By David Cruz, NJTV Correspondent
As if the intellectual and social rigors of college life weren’t enough, add to that the pressure of trying to figure out where your next meal is coming from and you start to get an idea of what it’s like to try to lead a full, balanced college life.
“It’s very difficult and the impact is that our students aren’t doing as well as they could do, academically,” noted Sen. Sandra Cunningham.
Cunningham chaired a joint hearing today of the Senate’s Higher Education and Health and Human Services committees where lawmakers heard from college administrators, educators and students about how common the problem is becoming.
“They plan their daily schedules around classes, work and finding food,” said Jewel Daney, the senior case manager at the Office of Dean of Students at Rutgers University. “They have told me — and these are quotes — ‘I’ve had nothing to eat in two days, four days,’ ‘I eat only one meal a day,’ ‘I have eaten only pasta and rice the entire summer.’”
A study by the College and University Food Bank Alliance found that 48 percent of college students reported experiencing food insecurity. Students of color — 57 percent of black students compared to 40 percent of non-Hispanic whites — were also dealing with food insecurity. Thirty-two percent of those impacted said the issue affected them academically, meaning they couldn’t afford text books, missed classes or even dropped out of a class entirely.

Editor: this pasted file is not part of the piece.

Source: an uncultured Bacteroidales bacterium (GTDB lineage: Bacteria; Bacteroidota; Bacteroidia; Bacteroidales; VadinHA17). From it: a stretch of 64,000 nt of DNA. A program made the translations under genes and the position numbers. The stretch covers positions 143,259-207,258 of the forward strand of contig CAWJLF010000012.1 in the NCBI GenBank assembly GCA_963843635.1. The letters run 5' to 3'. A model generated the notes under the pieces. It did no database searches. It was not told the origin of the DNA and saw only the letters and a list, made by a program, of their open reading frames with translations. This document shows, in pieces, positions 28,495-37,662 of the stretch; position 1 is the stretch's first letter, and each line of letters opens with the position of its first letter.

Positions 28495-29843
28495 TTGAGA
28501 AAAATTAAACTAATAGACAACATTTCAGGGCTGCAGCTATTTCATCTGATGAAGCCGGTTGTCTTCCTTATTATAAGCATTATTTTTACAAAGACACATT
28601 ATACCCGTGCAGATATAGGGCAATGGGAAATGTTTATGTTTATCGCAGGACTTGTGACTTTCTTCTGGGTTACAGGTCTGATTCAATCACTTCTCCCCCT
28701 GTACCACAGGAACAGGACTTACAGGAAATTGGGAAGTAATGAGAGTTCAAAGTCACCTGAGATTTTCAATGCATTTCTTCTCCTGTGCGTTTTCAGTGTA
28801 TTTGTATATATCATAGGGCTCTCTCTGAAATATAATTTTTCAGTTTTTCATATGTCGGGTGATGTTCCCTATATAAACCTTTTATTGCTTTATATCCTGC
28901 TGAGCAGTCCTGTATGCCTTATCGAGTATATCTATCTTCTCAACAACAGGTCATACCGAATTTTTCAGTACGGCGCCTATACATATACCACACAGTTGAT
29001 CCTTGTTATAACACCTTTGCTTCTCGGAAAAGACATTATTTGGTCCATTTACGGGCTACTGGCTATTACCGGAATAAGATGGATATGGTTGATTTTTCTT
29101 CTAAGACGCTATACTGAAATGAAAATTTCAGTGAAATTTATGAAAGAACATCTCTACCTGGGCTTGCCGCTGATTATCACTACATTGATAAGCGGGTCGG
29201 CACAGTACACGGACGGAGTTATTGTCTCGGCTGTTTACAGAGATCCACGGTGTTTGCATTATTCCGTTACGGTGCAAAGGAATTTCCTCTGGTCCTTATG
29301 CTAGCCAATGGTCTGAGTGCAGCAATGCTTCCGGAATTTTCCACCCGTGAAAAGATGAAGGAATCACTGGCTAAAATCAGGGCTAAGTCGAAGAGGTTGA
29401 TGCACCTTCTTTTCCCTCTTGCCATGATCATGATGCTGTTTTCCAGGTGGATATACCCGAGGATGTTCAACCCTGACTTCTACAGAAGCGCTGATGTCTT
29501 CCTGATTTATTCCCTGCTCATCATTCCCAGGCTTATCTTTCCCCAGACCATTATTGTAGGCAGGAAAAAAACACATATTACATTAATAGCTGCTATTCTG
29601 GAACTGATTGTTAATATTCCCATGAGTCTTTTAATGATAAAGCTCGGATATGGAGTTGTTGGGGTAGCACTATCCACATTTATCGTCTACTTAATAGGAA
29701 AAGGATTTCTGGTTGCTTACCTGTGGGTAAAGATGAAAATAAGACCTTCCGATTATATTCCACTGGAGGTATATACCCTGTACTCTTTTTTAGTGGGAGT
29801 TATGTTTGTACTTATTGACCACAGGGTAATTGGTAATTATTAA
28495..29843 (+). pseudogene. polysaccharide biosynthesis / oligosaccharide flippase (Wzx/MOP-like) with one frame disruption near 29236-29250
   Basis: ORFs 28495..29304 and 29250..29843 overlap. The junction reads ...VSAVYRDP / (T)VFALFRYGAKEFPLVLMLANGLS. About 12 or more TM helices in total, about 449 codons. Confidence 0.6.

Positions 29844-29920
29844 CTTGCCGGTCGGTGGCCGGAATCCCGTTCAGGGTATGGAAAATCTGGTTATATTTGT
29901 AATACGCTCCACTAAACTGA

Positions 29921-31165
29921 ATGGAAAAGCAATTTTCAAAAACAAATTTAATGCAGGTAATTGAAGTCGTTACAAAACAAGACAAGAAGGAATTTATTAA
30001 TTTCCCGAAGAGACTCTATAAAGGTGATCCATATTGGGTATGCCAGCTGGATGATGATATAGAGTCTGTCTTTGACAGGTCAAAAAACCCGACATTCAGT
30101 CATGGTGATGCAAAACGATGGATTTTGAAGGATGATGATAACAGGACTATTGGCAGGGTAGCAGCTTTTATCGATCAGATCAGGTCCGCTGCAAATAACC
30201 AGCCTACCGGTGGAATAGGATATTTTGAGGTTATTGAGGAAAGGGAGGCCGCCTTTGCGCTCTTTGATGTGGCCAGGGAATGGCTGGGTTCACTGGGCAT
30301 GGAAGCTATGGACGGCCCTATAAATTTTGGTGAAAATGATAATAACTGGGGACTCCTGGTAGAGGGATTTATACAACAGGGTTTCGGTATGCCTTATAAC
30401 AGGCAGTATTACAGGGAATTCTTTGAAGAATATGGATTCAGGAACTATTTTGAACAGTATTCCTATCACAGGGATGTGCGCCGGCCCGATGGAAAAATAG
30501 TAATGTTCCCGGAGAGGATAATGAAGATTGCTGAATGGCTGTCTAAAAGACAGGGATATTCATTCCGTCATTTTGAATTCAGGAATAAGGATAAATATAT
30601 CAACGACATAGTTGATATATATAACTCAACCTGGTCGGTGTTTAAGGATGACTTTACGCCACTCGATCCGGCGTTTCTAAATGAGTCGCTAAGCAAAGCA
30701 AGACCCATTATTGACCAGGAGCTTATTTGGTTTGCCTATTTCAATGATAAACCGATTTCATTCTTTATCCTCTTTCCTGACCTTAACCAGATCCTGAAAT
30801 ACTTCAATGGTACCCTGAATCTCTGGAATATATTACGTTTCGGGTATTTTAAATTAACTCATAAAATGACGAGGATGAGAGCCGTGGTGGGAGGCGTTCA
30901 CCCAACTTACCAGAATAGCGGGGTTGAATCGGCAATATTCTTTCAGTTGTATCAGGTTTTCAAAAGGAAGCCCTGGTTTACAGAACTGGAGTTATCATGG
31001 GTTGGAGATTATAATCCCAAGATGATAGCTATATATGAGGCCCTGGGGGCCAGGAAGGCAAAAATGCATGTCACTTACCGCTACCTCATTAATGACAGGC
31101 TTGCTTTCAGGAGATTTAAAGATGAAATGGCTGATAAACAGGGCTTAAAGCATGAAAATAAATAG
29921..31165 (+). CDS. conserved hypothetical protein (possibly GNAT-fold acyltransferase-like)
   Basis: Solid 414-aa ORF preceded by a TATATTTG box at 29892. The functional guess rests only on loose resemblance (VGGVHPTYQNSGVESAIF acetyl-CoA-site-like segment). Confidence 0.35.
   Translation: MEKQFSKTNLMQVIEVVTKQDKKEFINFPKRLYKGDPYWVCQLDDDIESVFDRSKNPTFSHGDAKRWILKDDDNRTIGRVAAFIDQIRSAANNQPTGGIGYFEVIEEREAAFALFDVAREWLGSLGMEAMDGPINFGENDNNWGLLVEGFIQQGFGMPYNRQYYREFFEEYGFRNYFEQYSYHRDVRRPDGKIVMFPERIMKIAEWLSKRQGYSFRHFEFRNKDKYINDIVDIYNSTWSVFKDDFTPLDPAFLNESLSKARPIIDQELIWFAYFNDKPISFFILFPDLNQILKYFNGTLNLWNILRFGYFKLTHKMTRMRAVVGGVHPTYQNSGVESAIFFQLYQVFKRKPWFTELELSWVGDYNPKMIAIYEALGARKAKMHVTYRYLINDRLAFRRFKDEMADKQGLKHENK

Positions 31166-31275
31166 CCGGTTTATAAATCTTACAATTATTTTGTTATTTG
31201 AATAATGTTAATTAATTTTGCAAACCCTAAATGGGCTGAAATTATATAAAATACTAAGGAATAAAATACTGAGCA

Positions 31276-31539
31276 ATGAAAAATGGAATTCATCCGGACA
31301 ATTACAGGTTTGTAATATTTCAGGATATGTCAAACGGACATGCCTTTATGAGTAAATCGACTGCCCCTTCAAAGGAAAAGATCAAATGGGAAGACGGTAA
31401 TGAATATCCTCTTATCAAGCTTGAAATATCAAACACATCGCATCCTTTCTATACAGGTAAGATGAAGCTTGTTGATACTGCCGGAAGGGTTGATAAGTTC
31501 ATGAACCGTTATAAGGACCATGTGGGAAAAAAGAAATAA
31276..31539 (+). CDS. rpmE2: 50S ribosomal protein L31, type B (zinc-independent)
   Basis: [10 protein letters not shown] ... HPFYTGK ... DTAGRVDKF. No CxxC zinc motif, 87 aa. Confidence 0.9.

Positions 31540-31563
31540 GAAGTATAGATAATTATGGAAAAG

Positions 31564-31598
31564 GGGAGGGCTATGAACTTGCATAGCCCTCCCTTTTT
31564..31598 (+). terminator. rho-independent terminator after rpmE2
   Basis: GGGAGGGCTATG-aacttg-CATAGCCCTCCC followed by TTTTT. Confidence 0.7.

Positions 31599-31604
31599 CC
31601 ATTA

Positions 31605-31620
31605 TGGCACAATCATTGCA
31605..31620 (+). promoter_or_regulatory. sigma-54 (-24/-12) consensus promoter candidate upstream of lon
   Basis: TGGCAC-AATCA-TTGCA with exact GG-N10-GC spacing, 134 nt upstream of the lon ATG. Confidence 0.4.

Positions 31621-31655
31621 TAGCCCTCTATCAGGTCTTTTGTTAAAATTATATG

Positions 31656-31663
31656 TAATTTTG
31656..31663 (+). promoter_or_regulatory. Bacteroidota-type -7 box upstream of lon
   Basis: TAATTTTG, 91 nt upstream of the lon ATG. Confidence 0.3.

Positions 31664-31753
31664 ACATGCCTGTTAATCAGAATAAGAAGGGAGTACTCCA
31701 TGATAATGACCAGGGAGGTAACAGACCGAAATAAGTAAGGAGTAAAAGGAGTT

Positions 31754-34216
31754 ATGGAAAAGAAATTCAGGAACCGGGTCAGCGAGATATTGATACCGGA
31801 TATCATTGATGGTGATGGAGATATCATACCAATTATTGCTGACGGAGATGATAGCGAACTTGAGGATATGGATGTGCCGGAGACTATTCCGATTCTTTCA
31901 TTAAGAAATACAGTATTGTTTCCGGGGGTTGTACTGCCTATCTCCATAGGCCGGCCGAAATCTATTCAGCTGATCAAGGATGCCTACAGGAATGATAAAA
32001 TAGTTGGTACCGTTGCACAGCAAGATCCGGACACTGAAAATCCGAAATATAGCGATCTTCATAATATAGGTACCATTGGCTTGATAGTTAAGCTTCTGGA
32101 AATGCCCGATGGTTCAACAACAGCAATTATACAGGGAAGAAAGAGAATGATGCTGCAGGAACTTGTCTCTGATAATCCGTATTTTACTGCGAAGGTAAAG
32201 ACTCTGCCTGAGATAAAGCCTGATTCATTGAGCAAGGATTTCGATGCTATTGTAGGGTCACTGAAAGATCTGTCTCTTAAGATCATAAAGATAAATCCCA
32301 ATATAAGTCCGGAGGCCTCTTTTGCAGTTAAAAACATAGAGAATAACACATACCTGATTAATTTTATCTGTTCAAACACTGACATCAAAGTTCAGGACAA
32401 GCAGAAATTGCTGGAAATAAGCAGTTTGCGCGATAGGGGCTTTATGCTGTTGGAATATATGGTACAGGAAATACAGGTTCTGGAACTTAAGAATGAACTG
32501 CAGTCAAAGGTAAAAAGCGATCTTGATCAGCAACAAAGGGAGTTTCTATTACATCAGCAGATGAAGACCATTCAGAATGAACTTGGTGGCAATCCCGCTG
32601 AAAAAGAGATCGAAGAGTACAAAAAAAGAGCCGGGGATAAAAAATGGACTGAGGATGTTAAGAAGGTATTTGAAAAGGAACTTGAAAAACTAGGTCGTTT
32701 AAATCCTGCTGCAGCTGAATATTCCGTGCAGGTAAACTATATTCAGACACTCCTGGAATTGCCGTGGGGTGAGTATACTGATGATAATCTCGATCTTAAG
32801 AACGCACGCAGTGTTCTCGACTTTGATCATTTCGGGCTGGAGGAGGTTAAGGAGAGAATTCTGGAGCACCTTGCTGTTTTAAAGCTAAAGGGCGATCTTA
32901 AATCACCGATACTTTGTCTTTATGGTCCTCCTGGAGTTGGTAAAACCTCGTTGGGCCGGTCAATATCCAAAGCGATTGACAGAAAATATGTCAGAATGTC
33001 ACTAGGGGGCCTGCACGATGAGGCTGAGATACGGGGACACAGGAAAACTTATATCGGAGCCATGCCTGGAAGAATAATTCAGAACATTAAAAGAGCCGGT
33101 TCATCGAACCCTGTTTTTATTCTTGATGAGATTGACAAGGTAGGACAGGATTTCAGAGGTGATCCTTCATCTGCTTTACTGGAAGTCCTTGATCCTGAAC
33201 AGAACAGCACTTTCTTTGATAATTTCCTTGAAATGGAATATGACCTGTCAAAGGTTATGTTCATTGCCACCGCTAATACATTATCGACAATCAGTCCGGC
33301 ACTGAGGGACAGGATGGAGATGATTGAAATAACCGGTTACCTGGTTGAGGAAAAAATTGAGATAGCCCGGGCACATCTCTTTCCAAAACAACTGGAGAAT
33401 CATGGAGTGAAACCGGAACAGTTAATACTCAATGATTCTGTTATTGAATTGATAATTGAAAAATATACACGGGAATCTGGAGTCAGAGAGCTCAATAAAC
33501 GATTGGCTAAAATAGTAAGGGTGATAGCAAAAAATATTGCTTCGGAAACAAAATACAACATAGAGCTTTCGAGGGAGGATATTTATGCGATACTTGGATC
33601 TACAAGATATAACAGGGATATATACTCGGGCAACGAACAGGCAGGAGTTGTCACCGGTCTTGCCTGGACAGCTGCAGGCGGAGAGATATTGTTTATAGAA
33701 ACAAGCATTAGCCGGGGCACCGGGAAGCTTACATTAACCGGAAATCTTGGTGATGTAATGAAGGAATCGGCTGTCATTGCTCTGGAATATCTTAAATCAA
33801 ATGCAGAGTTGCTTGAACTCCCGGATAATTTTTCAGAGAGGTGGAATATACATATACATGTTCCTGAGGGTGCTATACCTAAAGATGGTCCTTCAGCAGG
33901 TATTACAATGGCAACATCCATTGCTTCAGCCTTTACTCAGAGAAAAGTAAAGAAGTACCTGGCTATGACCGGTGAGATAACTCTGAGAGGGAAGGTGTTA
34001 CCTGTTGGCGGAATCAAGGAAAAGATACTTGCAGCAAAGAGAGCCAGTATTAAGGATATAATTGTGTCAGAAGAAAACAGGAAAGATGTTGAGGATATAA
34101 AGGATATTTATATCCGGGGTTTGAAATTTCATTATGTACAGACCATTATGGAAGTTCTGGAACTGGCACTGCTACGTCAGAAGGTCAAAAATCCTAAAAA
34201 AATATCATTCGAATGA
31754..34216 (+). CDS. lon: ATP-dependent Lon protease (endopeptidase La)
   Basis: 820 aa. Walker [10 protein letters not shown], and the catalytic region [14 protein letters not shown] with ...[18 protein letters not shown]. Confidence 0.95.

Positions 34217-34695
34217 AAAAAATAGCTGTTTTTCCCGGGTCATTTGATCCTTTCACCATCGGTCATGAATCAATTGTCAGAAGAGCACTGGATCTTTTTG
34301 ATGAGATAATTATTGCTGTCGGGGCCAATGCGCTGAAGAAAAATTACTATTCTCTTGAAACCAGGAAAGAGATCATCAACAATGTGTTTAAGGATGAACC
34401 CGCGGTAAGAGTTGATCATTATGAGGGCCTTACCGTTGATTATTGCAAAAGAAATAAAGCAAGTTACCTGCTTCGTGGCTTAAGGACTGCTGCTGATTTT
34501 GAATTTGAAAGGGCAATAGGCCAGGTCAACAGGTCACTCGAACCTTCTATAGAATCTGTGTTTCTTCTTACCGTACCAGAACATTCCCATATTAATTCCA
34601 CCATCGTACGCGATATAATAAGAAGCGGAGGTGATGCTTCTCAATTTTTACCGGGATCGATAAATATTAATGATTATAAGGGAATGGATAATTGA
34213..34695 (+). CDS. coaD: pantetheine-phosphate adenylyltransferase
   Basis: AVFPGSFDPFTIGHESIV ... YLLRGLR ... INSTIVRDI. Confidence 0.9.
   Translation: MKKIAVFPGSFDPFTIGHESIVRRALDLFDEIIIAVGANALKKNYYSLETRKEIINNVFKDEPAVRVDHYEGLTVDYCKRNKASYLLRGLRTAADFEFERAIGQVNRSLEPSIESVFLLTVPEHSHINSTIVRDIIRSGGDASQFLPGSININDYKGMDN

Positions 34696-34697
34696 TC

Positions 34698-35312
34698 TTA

Brynne DiMenichi, a PhD student at Rutgers-Newark, says the numbers there are even more stark — up to 60 percent of students, according to a survey, qualified as food insecure.
“After hearing the staggering number, we decided to create Pantry RUN, which is a student-run food pantry for students, faculty and staff at Rutgers University-Newark,” she said. “Since our soft opening six weeks ago, the pantry has been utilized 93 times by 56 students and staff members. We’ve provided 867 pounds of food, which comes out to be about 433 meals.”
It’s a sobering reality on campuses across the state. There’s a food pantry program at Montclair State University, too. The carefree days of chilling on the quad may still be a reality for a lot of college kids today. But they’re the lucky ones. For just as many, academics is only one of the many chainsaws they have to juggle.
“It is trying to help the family,” said Karen Pennington, VP for Students Development/Campus Life at Montclair State University. “In many cases, these are students whose families are not financially secure, but they recognize the importance of education. It’s a student struggling to get to campus, to get to class, to get the books that they need, to eat every day and to be able to be comfortable in their surroundings.”
Today was mainly a listening session, said Cunningham. This is an issue that needs deeper study, she said, and lawmakers are still trying to figure out ways they can help more directly. What they got today was a lot of food for thought.